If you've been following us for a while, you know I am a big proponent of the Spotify music service, who's been based in Europe for a while now but has been trying to make its way over to the States. Recently, I talked about how they were inching closer and closer but were just waiting on Warner Bros. to really get things going. Well, we also knew that they had an awesome free service with 20 hours of listening and very limited ads. Unfortunately, just as we see Spotify docking into a US port, they have cut some of the awesomeness out of their free service. 20 hours have gone down to 10 per month and free users can only play a track five times. No reason from Spotify as to why, but we feel it's because of the major record labels making sure Spotify boosts their paid subscription rate.
There's a couple of key points to note here. First, the change will happen at different times for different users, dependent on when they signed up. Brand new users signing up now (and those who signed up after November 1st of last year) will get 100% unlimited service for 6 months, then limited to the 10 hour/5 plays a track deal. Anyone who signed up November 1st or earlier will have the switch happen on May 1st.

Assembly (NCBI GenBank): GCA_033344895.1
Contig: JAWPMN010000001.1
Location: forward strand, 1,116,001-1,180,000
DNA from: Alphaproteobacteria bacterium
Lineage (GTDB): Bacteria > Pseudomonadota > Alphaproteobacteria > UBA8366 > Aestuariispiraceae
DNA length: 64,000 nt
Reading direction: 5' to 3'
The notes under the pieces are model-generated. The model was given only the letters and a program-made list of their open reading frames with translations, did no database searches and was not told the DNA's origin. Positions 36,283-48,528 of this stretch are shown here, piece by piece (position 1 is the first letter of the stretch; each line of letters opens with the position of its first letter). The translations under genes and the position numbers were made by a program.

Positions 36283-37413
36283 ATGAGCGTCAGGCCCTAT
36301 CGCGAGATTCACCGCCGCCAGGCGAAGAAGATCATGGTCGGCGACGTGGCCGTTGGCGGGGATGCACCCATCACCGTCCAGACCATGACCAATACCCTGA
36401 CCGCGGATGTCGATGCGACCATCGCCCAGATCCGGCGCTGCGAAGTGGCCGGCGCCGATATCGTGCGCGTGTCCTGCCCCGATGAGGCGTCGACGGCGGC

More on the details and what this means after the break.
Also, Spotify did go on record to say their £9.99 premium and £4.99 unlimited tiers wouldn't be changed and they also tried to explain that the free changes aren't necessarily bad.
The average user won't reach the limit on plays for 7 out of 10 tracks, after a year of using Spotify. Above all, this means we can continue making Spotify available to all in the long-term.
Long-term is what everyone wants, especially after word has gotten around that Last.fm has limited some things on their free service to mobile devices. Obviously, we know that this is all a move to make more people switch to a paid option. Only one million out of their ten million users are paying the company, and they definitely need to get that rate to increase by two or three-fold. Spotify has a great service that is a hybrid of all of our favorite US companies and could really make an impact if they could pull off a large conversion.
Financial Times is reporting that the pressure may have come directly from the labels. Apparently some of the companies may have shown Spotify some figures that indicated their current free-heavy model wouldn't have held up for much longer.
Spotify desperately wants to show labels high levels of conversion and will get higher levels of conversion by ratcheting back free.
In the end, though, Spotify has nabbed two of the four major labels in the US needed to make this launch happen. It's been taking a long time so far so they're going to need to speed things up to not fall into the pile of music companies out there, especially with Amazon's Cloud music service and rumors (for years now) of Google's record label/music player combo.